Visit the Canary Islands before they become the new Africa


Spaniards, accustomed to headlines boasting “record” numbers of immigrants due to Prime Minister Pedro Sánchez’s open-door policy, are now facing yet another unprecedented surge of African migrants, setting new records and causing issues not just for locals and the entire country, but also for tourists unaware of what might meet them during their dream vacations.

According to La Gaceta de la Iberosfera, the number of illegal immigrants arriving in the Canary Islands this year has surpassed all known records. By the end of 2023, the archipelago had received 40,000 people, and from January to April this year alone, 16,000 illegal immigrants arrived. The Interior Ministry estimates that about 70,000 more could arrive in the next eight months, potentially bringing this year’s total to over 85,000.

It is also noted that due to Spain’s far-left governing coalition, which could be defined as “Islamo-leftist,” Spain is currently the European region receiving the most illegal immigration — five times more than Cyprus, 60 percent more than Greece and nearly 25 percent more than Italy.

Mainstream media have often omitted that the face of the migration pact agreed upon during the Spanish presidency was the repeatedly compromised Interior Minister Fernando Grande Marlaska. Known for his “take it or pay” approach to solidarity, this has implications for other Europeans, including Poles.

It is noteworthy that Marlaska’s phone was twice hacked by suspected Moroccan intelligence services using Pegasus software, leading to a data loss of 7 gigabytes, marking him as one of the highest-level Spanish politicians targeted by foreign services.

Since 2022, the compliance of the Sánchez government to the Alawite regime in Morocco, including a total surrender on the issue of border protection, feeds public speculation in Spain about the prime minister being blackmailed — sadly implicating the whole country.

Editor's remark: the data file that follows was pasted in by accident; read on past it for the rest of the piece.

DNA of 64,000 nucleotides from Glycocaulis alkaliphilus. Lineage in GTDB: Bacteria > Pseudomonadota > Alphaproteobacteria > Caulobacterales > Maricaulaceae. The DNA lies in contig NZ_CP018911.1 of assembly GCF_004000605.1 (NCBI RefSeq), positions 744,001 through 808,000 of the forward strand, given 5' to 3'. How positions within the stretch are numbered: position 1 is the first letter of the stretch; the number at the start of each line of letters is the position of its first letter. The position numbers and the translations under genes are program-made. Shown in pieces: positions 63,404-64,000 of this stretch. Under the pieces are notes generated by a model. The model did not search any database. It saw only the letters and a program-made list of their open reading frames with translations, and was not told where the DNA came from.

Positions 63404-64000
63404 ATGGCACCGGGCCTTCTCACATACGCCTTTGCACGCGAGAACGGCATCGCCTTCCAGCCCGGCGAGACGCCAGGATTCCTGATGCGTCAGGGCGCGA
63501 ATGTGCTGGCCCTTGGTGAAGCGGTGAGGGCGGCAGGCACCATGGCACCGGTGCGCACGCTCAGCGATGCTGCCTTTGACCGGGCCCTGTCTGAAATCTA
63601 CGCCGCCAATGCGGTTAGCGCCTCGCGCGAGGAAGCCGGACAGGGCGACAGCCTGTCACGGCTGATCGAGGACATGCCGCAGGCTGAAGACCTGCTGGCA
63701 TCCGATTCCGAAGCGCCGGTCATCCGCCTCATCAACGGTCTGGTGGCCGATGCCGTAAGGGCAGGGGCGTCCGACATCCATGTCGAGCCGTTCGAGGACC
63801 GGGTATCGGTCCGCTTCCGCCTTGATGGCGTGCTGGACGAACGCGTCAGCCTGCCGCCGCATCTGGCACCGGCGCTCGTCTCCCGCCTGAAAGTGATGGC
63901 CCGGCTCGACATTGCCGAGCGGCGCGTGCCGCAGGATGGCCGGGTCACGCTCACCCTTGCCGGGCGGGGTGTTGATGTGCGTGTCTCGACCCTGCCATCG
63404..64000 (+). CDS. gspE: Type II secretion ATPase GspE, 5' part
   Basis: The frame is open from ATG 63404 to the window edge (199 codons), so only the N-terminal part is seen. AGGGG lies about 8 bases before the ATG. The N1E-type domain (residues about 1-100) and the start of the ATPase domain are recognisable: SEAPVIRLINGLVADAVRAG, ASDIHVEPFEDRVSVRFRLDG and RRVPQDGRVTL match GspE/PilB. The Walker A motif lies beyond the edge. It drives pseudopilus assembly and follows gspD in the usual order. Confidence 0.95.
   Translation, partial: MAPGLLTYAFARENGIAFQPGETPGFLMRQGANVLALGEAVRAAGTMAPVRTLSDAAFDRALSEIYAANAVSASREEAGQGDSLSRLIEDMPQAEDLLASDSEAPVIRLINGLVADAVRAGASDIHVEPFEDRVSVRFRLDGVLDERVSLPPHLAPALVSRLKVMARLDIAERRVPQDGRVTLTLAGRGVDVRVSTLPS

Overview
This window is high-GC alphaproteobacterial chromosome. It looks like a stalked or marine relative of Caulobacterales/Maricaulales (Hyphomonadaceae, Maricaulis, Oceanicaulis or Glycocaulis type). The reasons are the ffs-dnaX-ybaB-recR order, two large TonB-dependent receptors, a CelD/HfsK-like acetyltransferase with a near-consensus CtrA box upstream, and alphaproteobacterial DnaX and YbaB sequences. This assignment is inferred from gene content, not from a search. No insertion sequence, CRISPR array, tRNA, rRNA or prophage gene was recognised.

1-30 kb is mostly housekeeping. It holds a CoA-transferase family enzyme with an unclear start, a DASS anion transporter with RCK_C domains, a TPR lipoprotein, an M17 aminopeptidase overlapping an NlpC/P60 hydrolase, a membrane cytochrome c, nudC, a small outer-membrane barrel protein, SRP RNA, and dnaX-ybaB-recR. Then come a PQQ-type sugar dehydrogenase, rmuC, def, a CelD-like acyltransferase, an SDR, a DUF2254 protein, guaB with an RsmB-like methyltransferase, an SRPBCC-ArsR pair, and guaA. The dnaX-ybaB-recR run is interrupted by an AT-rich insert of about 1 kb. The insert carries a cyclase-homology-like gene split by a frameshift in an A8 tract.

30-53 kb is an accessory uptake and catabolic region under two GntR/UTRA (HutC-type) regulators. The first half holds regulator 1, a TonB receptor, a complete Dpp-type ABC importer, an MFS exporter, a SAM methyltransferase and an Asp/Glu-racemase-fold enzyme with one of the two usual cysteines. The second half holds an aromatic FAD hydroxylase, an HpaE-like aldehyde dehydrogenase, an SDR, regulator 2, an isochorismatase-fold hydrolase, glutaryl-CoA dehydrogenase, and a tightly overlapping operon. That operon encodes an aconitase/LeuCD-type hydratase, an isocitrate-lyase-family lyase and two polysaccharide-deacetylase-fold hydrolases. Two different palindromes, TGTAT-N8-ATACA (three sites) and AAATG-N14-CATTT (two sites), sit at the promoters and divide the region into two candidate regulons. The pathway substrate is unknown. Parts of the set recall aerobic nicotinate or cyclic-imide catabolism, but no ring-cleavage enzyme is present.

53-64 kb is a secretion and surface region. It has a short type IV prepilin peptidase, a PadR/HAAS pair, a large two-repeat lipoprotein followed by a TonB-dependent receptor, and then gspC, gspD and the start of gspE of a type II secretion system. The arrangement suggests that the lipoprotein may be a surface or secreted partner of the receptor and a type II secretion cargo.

The ceaseless flow of refugees from Africa and the Maghreb flooding Spain, the dismantling of police units battling hashish smuggling from Morocco, and even the shift in stance on Western Sahara —effectively handing it over to Morocco — suggest potential blackmail by the Moroccan regime, which could eventually impact other EU member states.

Massive immigration to an archipelago with roughly 2.2 million residents doesn’t see newcomers staying long, as authorities relocate them deeper into Spain. However, humanitarian crises erupt occasionally, as seen on the Canary Island of El Hierro, where newcomers on the streets far outnumber the residents. Lesser, yet similar, issues occur on Gran Canaria and Fuerteventura. For now, Tenerife — popular with Poles — remains free from the occupation by illegal immigrants, but this could change within a few months.

An internal report by Frontex accessed by La Gaceta indicates that in the coming months, up to 100,000 Malians might move from northern Mali to Mauritania and then to the Canary Islands.

Thus, we might need to adapt to a new Europe, where booking holidays under the palms will depend not on weather conditions or hotel availability but on the current migration routes from Africa.

Remix News

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